Skills for Emotional Integrity

Emancipating SexualityThe following is an in-progress list of skills for Emotional Integrity.  I am able to practice all of these things, but not all of the time or all at once.  I set my intention upon this list as a document of guiding principles as I navigate how to be the best human I can.

I am teaching a class tonight on Emotional Responsibility: 7 p.m. in San Francisco.  

Click here to Register! 

I would love to see you, and this material is the basis for what we will be doing.  

Please please please comment at the end of things I have missed or forgotten… I am so curious about your feedback!

Emotional Integrity Skill Set

  • Acknowledge all of my needs and desires (even if they will not be met at that moment, they still exist.)
  • Acknowledge my unmet needs.
  • Acknowledge the needs of all involved, and hold as equally valid to mine.
  • Share my true inner feelings and thoughts, a.k.a. “Transparency.”
  • Check in when unsure of someone’s feelings, needs, motivations, actions.
  • Work on translating blame mentality into personal accountability.
  • Develop awareness of and compassion for my projections onto others.
  • Feel the pain I cause someone, even if unintentional.
  • Recognize the difference between my intention, and the impact my actions have on someone.  The hurt doesn’t go away just because I didn’t mean to hurt them.
  • Internally trust that others experiences are true for them.
  • Allow others experiences to exist without fixing, minimizing, or assuming.
  • Know clearly the pain or core wound filters through which I view my world.
  • Ask for and receive support appropriately.
  • Acknowledge my own contribution to any conflict.
  • Recognize my blaming behaviors, and gently redirect to personal accountability.
  • Acknowledge all of my complicated and multiple intentions, be they helpful or hurtful.
  • Know my own triggers.
  • Take care of myself when triggered.
  • Know how to get myself ‘back online’ after triggered.
  • Honor biology: fight or flight is real, and to make thinking choices of response, sometimes I need a break to sort it out.
  • Give myself all the time I need to get clear.
  • Not engage from a triggered place.
  • Practice responding, and not reacting.
  • Keep the house between me and someone else ‘clean,’ not hold onto resentments.
  • Communicate forthrightly, and not wait to be asked.
  • Communicate more rather than less about my choices and feelings
  • HALT aware: Communicate when I am not Hungry, Angry, Lonely or Tired.
  • Seek council when necessary.
  • Communicate directly to the person (not behind their back.)
  • Notice when I am critical, accusatory, punishing or desire to humiliate.  Send love and compassion to myself, knowing that these are arising from my own hurt places. Choose carefully how I proceed.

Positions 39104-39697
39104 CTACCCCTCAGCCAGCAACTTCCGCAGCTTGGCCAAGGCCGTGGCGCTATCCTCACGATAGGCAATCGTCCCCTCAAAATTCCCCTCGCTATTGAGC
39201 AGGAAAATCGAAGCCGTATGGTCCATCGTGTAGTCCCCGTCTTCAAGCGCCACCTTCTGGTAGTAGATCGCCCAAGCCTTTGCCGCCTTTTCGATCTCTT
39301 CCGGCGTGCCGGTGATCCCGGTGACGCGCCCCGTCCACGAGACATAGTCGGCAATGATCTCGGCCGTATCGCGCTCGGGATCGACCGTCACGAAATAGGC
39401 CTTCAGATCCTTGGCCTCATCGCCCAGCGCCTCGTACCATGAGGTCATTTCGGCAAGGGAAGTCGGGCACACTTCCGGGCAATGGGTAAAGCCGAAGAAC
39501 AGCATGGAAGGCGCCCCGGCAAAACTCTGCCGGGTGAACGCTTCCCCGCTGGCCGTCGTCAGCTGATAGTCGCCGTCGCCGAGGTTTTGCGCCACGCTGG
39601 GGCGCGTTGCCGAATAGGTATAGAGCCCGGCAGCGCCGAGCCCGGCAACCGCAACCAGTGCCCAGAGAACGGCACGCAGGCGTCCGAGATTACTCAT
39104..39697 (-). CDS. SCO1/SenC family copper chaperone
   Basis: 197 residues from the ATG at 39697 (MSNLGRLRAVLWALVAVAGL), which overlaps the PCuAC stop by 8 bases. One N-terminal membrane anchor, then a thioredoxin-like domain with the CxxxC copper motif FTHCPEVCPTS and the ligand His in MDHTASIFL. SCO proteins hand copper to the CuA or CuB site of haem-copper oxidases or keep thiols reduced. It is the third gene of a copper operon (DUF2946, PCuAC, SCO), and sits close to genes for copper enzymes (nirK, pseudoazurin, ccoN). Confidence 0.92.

• Commit to understanding, rather than being right.
  • Work my emotional boundaries: know what is mine and what is not.
  • Be mindful about how my energy (not just words and actions) impacts those around me.
  • Stay connected through conflict.  Reassure my loved ones, comfort each other. Reach out.
  • Be present and in my body.
  • Listen to someone, and notice my own judgments internally.
  • Acknowledge and share my mixed emotions.
  • Welcome feedback about my actions.
  • Share generously my heart.
  • Give and receive love.
  • Know that big emotions don’t justify throwing all relationship principles away: I act according to my values even when I am angry, hurt, frustrated, grieving, or jealous.
  • Don’t assign motivations based on the impact of someone’s actions.
  • Hold that the ‘meta’ of a relationship is more important than being right in that moment.
  • Let go of small grievances.
  • Respect the boundaries others set, both verbally and with body language.
  • Be mindful of hearing only what I want to hear.
  • Notice when my criticisms and judgments are active: Ask self, “Am I feeling vulnerable?”
  • Seek win/win solutions.
  • Speak truthfully, without obfuscation, lies, or omissions.
  • Choose truth over social ease most times, but also check to see if my feedback will help or hurt, and choose to the best of my ability in that moment.
  • Acknowledge everyone’s needs as equally valid, even when what someone needs conflicts with what I want.
  • Ask, “How can I make their life more wonderful?” and “How can I sweeten this situation?”
  • Seek professional help to renegotiate trauma and psychological wounding
  • Look at my own behavior, acknowledge the negative impact it has had on someone, and actively work to rectify both the situation and the behavior.
  • Assume others are acting honorably.
  • Align words and body language/cues.
  • Say yes only when almost all of me agrees. (What is my percentage for determining yes?) Acknowledge the small part that always resists, and see if it needs anything.
  • Acknowledge that I, and everyone else, are doing the best we can with all that we have at that particular moment, and if we could make a more useful choice, we would.
  • Repeatedly and over time choose Kindness towards others.

Click here to Register for Emotional Responsibility class tonight.

Choose kindness right now and please drop me a comment below.  

I am hungry for your input! 

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3 thoughts on “Skills for Emotional Integrity

  1. Thank you for writing this. I am printing a copy for my house and sending it to the people I care about. This post has helped me sort out my own feelings and confusions about intentional relationships and how to maintain emotional integrity.

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